I am often guilty of rushing through my day and not planning time to prepare and eat my food. On those days, what I am eating is an after thought; I just need something quick and easy – to sustain me. Unfortunately, this is where we get into trouble. In these instances we are generally doing something else while we are eating and/or eating prepackaged and heavily processed foods. I rarely eat prepackaged meals, but I have been known to eat while walking somewhere or sitting at my work desk. Sadly, almost 40% of families eat dinner with the TV on.
The importance of having mealtime comes up in at least one of Michal Pollan’s books (they call blur together for me). And meal time should be a time where people sit together and socialize over food and not in front of a TV or while you are working. It’s not always possible, but last night I experienced a wonderful dining experience that really brought this point home for me.
I went to a restaurant with my friend Denise. We talked for a while, and then the waiter took our drink order. After a while longer he came back and we ordered dinner and he left us with bread. We talked as we ate our meals and drank our wine. Neither one of us ordered too much food but we ate slowly because we were talking. Dinner wasn’t a race. We didn’t have the TV on and we didn’t check our phones every five minutes. We just enjoyed the food and the company.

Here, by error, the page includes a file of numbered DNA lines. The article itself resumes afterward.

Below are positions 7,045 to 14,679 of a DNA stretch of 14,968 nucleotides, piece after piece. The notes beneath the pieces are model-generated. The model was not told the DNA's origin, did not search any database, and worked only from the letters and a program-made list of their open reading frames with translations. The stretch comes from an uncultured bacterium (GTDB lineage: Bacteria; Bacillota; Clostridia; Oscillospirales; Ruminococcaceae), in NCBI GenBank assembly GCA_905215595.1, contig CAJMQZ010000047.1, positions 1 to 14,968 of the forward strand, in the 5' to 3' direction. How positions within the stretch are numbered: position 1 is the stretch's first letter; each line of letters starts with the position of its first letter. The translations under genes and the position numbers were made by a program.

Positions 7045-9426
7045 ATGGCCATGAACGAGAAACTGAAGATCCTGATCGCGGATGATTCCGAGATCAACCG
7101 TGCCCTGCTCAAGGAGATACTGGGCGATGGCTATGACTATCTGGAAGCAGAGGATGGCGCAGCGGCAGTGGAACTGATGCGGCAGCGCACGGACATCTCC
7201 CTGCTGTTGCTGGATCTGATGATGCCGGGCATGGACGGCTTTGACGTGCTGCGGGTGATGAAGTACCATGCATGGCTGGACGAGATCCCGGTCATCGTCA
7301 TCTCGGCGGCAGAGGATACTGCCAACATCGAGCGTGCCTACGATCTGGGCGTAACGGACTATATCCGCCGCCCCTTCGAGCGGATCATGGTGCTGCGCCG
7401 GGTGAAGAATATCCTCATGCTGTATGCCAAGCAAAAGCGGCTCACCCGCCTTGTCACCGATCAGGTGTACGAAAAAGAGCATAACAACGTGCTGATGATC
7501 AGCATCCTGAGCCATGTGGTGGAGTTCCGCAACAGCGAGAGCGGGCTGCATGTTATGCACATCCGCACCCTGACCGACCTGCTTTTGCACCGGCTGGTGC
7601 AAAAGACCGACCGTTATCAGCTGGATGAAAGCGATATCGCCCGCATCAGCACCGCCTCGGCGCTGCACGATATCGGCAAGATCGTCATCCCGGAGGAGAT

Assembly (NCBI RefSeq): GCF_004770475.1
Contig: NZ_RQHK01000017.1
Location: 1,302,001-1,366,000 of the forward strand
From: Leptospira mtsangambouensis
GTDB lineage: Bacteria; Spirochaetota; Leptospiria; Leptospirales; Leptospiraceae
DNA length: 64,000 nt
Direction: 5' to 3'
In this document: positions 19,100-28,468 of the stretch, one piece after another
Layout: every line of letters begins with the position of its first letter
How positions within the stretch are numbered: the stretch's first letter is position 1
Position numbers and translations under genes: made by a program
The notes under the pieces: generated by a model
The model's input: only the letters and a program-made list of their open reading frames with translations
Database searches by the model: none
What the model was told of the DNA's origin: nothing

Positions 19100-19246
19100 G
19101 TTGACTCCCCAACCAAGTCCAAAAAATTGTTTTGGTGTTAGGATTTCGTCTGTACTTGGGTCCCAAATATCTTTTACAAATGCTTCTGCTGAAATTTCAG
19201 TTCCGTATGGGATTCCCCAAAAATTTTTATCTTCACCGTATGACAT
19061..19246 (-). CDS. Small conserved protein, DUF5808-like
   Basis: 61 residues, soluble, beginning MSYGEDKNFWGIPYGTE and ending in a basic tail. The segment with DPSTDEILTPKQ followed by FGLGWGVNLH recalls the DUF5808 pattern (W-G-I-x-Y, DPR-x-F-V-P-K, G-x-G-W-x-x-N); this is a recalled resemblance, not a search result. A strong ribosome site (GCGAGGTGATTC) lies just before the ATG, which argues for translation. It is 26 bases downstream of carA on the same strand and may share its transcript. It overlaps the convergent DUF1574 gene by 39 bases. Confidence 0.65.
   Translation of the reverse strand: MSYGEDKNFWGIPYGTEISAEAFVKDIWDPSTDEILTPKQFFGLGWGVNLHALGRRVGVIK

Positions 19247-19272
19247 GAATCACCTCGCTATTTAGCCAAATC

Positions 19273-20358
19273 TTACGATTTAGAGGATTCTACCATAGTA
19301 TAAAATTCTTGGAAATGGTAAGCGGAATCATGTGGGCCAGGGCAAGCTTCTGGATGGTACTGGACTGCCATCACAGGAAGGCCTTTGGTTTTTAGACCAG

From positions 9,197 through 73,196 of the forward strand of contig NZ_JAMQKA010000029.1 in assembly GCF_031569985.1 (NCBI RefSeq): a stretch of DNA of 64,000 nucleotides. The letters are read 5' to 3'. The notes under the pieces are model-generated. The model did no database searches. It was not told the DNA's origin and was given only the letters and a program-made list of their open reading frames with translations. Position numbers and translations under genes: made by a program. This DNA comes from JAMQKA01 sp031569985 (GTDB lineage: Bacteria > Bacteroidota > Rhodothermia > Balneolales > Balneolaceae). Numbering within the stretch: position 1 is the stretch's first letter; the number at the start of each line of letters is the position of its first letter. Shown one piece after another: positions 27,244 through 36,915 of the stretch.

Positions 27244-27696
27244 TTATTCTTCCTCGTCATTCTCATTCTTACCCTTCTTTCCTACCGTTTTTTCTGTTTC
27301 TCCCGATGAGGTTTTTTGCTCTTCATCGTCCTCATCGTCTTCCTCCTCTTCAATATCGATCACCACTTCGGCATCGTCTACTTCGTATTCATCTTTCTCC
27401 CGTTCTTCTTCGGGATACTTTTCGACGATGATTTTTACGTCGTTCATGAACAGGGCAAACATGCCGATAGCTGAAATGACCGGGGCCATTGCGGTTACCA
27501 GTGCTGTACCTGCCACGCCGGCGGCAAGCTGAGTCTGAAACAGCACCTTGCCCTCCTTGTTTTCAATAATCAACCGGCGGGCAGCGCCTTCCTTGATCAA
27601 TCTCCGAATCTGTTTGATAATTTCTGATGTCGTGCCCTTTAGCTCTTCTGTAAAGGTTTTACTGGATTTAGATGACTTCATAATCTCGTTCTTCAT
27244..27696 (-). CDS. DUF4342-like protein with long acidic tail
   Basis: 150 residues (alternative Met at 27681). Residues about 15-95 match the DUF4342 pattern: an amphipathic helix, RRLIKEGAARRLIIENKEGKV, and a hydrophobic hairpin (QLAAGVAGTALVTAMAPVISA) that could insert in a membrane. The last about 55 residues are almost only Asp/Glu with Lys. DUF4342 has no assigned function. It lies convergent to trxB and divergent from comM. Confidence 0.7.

Then almost three hours later we realized that we had been sitting at this table for almost three hours and that everyone else had left the restaurant. In contrast to the 10-15 minutes it takes me to eat dinner when I am home alone during the week (actually eating time, generally it takes me longer than that to prepare.)
This is what meal time should be. Eating should be a planned part of your day. You should make plans and put time and energy into what you are eating. Plans can include organizing times to eat with other people or picking out recipes to cook at home.
We have transformed into a culture, where food is an after thought and we no longer value the food we eat or the relationships we build and foster over meals.
I can’t wait for our next dinner date.